It needs to be said though that this was a medium sized 'mega church'. While there, Mr. Kendall made some comments about some of the perceived beliefs of the congregation, but I failed to point out that mega church's usually suffer from a lack of any specific beliefs of any kind. This is a ready explanation for why this material might be tolerated, as well as the literature with generic meaning that was lying about.

Friday, December 02, 2005

Bento Watch #31

This is rice with a pickled plum, soy beans (edamame), some miso soup (of course) and a bit of Japanese omelet (tamagoyaki, I guess).

I tried this morning to better perfect my tamagoyaki cooking techniques by trying to do it in more than one 'pass'. The skillet I use is so big (and my desire to not send my cholesterol levels through the roof) that I've made it easily in the past with just one egg. The lightly colored tamagoyaki in the dish was made this way - poor it in thin and roll it up. Regularly though, there is more egg mix than can be made in one pass and it is necessary to pour, roll into thirds on the side of the pan, pour some more that connects with the original roll, continue (the darker colored ones were made this way). This makes it quite a bit more difficult though since it's difficult to judge how much to add for each pass so that the omelet comes out appearing as one long roll of even thickness.

Only practice will make this easier since my first attempt here resulted in some rather dramatic differences in thickness, and it was only two passes (the fact that it should have been three doesn't help). I'm also encouraged by the fact that many of the photos I've seen of hand made tamagoyaki don't exhibit a precise accuracy.

How hard can it be though, really? I often compare Japanese cooking with French cooking in that both require precise techniques over vague 'standards' (add 'some' egg to the pan, pour 'some' vinegar over the sushi rice, etc.), but at least when Japanese food products are poorly executed you come out with a poorly executed version of a Japanese food product. If you poorly execute a French product, you're a bit more likely to just come out with crap. I bring this up because I once saw a cooking show where the chef gave instructions on how to make a French omelet (I was unable to find an exact recipe, though this one is close). It basically consisted of scrambling the eggs on the edge of the pan and at just the right moment, letting them solidify into an even, solid shape. I've only tried it a few times, but I was only able to replicate this on my first try; the other attempts came out looking like botched experiments. The heat, oil, amount of egg, cooking time, mixing, etc. all have to be done precisely - the Japanese version is a lot more forgiving.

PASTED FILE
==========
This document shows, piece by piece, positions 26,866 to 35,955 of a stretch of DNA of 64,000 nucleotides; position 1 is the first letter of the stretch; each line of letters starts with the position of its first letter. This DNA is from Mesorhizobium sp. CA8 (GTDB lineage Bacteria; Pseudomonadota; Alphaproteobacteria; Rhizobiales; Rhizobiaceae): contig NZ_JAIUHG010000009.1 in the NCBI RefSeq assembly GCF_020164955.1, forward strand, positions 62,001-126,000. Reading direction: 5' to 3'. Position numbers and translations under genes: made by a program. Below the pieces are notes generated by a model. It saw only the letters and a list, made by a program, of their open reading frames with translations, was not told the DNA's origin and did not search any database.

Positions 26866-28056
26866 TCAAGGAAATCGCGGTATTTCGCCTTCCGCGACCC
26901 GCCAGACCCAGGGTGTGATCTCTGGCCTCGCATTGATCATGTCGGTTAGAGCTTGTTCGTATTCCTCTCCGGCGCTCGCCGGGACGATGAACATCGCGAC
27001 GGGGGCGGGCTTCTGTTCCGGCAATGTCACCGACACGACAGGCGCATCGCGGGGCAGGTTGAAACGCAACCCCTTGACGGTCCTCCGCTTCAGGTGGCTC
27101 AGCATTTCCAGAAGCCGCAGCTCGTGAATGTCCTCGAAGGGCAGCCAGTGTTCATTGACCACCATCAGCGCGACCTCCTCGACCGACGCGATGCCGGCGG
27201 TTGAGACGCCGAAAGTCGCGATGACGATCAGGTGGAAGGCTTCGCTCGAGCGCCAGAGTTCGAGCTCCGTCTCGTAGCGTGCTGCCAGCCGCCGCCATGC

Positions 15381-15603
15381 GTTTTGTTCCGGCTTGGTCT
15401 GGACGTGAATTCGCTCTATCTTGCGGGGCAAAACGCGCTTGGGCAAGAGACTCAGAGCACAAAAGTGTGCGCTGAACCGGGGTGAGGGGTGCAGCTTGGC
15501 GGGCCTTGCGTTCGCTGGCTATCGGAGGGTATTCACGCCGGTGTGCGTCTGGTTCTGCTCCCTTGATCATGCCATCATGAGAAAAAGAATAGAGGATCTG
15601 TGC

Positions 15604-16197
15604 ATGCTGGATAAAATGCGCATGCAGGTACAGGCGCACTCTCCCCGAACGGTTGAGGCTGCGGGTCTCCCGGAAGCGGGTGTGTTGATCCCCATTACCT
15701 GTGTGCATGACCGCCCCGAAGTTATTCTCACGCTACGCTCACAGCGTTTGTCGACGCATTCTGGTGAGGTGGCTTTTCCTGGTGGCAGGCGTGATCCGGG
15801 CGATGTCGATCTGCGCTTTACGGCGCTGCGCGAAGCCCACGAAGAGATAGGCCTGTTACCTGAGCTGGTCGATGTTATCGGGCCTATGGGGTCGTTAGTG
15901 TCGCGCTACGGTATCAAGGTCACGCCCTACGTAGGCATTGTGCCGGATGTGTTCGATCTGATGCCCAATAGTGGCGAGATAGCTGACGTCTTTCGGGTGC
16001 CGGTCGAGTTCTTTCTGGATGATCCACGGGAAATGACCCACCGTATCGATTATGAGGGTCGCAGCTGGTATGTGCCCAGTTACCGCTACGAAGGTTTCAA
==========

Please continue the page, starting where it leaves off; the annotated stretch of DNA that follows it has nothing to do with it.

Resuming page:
Thursday, December 01, 2005

U.N. Body Endorses Cultural Protection

France? Now there's an example everyone should follow!
From U.N. Body Endorses Cultural Protection:
The measure passed at a time of growing fear in many countries that the world's increasing economic interdependence, known as globalization, is bringing a surge of foreign products across their borders that could wipe out local cultural heritage. France, for instance, has long kept measures in place to protect its film industry against imports, notably Hollywood productions.
Much like any other product, if it doesn't have to compete, it will become mediocre, and it doesn't get much more mediocre than French cinema. How funding lazy artists and making your people pay more for imports is supposed to make your culture stronger I have no idea. Europe has some of the best artists in the world in areas where they do compete, why are they holding them back?

In the vote, only Israel sided with the United States. Four countries abstained.
Why on Earth did Japan feel they had to vote for this?
Oh yeah...

(I'm late in posting this because I wasn't able to confirm whether or not Japan actually voted for this, or was in the abstain column. After a month of research, I've determined that I'm too lazy to look anywhere else but that one article to find out for sure).